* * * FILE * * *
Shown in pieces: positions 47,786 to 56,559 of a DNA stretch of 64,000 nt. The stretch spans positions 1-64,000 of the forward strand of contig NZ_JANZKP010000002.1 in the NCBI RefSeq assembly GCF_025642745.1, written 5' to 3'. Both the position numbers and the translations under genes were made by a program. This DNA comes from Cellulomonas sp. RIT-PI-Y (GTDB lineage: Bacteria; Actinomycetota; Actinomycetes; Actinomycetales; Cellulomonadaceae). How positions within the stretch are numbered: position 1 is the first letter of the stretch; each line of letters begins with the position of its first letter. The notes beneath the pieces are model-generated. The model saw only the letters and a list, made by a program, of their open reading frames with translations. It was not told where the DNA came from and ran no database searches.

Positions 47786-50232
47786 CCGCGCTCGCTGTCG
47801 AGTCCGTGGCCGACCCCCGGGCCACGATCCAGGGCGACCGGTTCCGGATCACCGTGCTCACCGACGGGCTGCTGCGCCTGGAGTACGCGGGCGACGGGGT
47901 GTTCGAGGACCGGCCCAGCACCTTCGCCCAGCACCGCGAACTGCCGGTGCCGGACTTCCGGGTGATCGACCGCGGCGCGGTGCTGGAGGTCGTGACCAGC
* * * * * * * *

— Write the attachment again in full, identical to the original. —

Shown in pieces: positions 47,786 to 56,559 of a DNA stretch of 64,000 nt. The stretch spans positions 1-64,000 of the forward strand of contig NZ_JANZKP010000002.1 in the NCBI RefSeq assembly GCF_025642745.1, written 5' to 3'. Both the position numbers and the translations under genes were made by a program. This DNA comes from Cellulomonas sp. RIT-PI-Y (GTDB lineage: Bacteria; Actinomycetota; Actinomycetes; Actinomycetales; Cellulomonadaceae). How positions within the stretch are numbered: position 1 is the first letter of the stretch; each line of letters begins with the position of its first letter. The notes beneath the pieces are model-generated. The model saw only the letters and a list, made by a program, of their open reading frames with translations. It was not told where the DNA came from and ran no database searches.

Positions 47786-50232
47786 CCGCGCTCGCTGTCG
47801 AGTCCGTGGCCGACCCCCGGGCCACGATCCAGGGCGACCGGTTCCGGATCACCGTGCTCACCGACGGGCTGCTGCGCCTGGAGTACGCGGGCGACGGGGT
47901 GTTCGAGGACCGGCCCAGCACCTTCGCCCAGCACCGCGAACTGCCGGTGCCGGACTTCCGGGTGATCGACCGCGGCGCGGTGCTGGAGGTCGTGACCAGC